COP28

COP28 kicks carbon trading down the road as EU blocks deal

Reuters

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COP28 kicks carbon trading down the road as EU blocks deal

COP28. TV reporters work during the United Nations Climate Change Conference in Dubai, United Arab Emirates, December 12, 2023.

Amr Alfiky/Reuters

Eight years after the Paris Agreement provided for governments and companies to offset some of their emissions by paying for emissions-cutting projects elsewhere, trading has yet to begin

DUBAI, United Arab Emirates – United Nations climate talks failed on Wednesday, December 13, to seal a deal on new rules which would allow the launch of a central system for countries and companies to begin offsetting their carbon emissions and trading those offsets.

The European Union, Mexico, and the Latin American AILAC bloc rejected a proposed deal, negotiated over two weeks at COP28, which would have set key rules for approving offset projects in a centralized United Nations-run system, two negotiators inside the closed-door technical talks told Reuters.

The United States was with a majority of countries that had pushed for the deal’s adoption, saying demands for stricter rules would be too onerous for many developing countries with limited means for overseeing and regulating projects.

“The US and European Union have been at loggerheads” on the issue, said Dirk Forrister, president and chief executive officer of the International Emissions Trading Association.

The EU wanted rules that put carbon offsets in line with the high standards set by the 27-member bloc’s own emissions trading system, three negotiators and observers who were closely following the talks told Reuters.

While the EU system does not use offsets, it effectively sets carbon prices by granting companies permission to emit.

The price for emitting one metric ton of carbon surged above 100 euros in the EU system earlier this year and is now trading at around 70 euros, LSEG futures market data shows.

Failure to reach a deal on Wednesday in Dubai means that eight years after the Paris Agreement provided for governments and companies to offset some of their emissions by paying for emissions-cutting projects elsewhere, trading has yet to begin.

“This is certainly a setback for carbon markets,” said Lina Barrera of Conservation International.

“Those interested in participating in the market won’t know what to expect, slowing the whole process of getting a market off the ground,” Barrera said.

The technical working groups will now need to begin negotiating again from scratch in 2024, with the next chance for a deal at COP29, in Azerbaijan.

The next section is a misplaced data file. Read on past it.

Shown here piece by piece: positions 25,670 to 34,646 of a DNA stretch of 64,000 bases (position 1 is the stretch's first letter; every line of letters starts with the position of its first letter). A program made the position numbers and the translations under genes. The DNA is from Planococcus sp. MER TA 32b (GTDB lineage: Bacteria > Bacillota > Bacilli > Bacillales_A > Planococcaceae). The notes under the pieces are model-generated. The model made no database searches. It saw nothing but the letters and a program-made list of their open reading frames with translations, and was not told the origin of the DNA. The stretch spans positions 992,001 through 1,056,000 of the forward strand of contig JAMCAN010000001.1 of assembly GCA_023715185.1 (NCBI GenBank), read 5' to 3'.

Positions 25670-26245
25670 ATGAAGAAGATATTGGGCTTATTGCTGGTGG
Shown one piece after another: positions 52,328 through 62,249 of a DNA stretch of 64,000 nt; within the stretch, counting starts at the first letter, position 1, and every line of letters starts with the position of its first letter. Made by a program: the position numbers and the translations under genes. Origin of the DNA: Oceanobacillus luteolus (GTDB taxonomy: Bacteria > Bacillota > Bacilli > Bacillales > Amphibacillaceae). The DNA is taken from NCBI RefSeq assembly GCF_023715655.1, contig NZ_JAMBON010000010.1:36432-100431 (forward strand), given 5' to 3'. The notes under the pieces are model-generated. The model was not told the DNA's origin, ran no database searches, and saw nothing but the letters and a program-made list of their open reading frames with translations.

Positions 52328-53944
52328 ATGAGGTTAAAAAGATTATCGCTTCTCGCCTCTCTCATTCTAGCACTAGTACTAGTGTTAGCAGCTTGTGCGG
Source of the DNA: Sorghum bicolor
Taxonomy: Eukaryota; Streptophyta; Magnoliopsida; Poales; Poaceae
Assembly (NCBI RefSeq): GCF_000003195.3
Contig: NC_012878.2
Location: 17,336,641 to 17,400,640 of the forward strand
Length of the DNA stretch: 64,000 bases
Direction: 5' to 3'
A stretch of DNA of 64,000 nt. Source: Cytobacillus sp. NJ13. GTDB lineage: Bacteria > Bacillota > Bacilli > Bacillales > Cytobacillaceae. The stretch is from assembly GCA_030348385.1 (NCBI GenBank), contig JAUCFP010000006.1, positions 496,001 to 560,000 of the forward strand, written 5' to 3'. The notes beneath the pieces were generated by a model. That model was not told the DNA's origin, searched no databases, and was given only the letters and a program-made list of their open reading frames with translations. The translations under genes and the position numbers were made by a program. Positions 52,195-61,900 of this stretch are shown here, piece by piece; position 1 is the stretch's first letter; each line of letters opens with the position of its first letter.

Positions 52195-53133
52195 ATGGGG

Twin-track

Negotiations are following two parallel tracks – one to establish rules for a centralized system overseen by the United Nations, and one for bilateral trading between countries.

The EU had been pushing for rules that would hold parties to stringent standards and give the centralized oversight body less discretion in decision making. It also wanted additional oversight on the bilateral trading.

“If you move into a carbon market, if you’re into this type of business, it had better be verifiable, certifiable, and transparent,” EU climate commissioner Wopke Hoekstra said.

“That is the very least our people all across the globe should be able to expect,” Hoekstra told Reuters on Saturday, December 9.

If the UN-run system were to launch with looser standards, the carbon prices set through that market would likely be lower than those in the EU, antagonizing European businesses that would be held to higher standards, experts said.

Negotiators and observers familiar with the talks said the EU was concerned that such a move could weaken its own system or discourage ambitious climate action.

The UN-led market for carbon offsets would also be separate, and run alongside, voluntary carbon markets, where companies can trade offsets to meet climate targets but are not legally required to do so.

These have faltered over the last year, after reports of projects failing to live up to environmental promises.

Several analysts said no deal was better than a bad one.

Carbon Market Watch said the proposed rules would have allowed too much of a free-for-all in which countries could set their own standards, while rules for projects like planting trees to remove carbon from the atmosphere were weak.

“By rejecting it, negotiators made the best out of a bad situation,” said Carbon Market Watch’s Gilles Dufrasne. – Rappler.com

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